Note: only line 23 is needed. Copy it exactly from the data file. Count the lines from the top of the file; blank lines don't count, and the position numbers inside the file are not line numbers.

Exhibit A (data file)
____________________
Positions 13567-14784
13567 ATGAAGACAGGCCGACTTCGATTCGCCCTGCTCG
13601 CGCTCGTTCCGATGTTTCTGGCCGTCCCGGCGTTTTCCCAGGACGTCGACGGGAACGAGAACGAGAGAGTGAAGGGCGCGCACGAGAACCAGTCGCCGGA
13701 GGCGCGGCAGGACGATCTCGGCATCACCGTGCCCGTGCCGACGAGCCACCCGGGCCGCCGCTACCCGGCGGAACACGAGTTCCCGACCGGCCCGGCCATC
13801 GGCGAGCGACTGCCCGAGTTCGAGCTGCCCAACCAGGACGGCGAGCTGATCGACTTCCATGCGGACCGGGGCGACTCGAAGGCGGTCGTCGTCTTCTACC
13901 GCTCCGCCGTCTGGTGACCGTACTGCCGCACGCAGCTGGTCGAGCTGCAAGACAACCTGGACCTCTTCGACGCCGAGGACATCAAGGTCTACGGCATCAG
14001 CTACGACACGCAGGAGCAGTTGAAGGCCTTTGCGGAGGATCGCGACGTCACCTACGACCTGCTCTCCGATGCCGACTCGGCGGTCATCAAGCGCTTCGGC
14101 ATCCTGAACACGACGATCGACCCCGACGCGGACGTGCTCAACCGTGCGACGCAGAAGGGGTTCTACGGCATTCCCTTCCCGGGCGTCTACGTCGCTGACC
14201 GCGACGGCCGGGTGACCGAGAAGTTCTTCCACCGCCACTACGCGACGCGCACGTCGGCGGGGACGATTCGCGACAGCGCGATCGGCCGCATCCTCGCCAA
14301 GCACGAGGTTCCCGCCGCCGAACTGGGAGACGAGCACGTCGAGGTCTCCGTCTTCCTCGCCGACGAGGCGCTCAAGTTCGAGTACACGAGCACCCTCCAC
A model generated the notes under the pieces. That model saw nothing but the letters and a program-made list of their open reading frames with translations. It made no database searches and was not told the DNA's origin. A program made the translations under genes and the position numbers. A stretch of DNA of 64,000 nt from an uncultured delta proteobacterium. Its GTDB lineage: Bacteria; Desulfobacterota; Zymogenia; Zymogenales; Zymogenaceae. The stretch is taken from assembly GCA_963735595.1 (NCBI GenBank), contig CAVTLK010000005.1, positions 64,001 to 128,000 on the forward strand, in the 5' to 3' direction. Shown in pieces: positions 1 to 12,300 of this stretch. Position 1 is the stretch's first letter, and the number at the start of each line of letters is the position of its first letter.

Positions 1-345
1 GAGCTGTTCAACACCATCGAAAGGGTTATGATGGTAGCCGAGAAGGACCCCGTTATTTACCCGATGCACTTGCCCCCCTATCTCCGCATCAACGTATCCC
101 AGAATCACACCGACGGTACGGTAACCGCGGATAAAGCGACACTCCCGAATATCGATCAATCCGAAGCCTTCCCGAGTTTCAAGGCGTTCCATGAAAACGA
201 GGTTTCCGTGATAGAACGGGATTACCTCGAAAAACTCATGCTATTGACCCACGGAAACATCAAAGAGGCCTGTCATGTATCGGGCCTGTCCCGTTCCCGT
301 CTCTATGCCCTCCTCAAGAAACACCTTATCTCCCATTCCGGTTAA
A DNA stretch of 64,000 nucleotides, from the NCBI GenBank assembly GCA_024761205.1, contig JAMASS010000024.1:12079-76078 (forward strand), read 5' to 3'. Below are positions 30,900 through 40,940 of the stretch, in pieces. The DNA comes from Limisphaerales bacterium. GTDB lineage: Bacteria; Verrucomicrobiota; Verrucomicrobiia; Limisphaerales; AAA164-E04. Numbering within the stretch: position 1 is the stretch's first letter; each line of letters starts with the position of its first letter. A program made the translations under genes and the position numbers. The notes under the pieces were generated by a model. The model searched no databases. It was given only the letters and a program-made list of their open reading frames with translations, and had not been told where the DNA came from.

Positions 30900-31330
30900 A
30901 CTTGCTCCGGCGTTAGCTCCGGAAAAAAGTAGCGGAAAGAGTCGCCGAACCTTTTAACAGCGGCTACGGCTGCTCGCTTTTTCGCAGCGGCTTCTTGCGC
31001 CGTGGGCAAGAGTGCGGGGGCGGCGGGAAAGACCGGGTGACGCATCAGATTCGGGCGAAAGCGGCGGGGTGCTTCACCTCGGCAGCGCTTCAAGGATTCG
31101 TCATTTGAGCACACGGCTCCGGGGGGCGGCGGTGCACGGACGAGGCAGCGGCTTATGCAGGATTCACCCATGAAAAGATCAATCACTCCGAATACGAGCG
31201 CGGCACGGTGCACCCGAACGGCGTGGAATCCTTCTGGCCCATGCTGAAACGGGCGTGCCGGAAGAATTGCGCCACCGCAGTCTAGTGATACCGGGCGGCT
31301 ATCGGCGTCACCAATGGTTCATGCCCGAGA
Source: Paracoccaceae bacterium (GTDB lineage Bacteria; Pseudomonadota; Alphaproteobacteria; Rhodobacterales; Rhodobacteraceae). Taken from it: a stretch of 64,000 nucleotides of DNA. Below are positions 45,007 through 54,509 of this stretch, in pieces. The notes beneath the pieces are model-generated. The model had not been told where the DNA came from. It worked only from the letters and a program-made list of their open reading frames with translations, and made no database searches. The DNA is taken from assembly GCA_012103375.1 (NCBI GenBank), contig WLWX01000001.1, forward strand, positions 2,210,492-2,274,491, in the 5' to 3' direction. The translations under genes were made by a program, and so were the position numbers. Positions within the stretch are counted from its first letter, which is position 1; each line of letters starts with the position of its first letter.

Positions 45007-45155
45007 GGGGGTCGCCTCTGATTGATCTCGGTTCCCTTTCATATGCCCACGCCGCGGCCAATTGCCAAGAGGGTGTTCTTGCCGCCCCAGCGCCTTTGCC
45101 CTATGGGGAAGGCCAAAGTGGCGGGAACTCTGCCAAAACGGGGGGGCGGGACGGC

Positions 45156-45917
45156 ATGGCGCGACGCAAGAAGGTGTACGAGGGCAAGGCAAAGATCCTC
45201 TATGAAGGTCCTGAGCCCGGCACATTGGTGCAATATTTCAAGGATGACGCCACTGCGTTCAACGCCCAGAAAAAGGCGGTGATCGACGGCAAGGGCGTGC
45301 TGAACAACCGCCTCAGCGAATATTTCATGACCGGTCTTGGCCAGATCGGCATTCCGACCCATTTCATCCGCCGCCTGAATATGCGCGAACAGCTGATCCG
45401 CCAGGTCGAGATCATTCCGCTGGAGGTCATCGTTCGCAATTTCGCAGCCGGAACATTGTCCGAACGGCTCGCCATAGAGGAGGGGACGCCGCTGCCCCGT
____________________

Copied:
31201 CGGCACGGTGCACCCGAACGGCGTGGAATCCTTCTGGCCCATGCTGAAACGGGCGTGCCGGAAGAATTGCGCCACCGCAGTCTAGTGATACCGGGCGGCT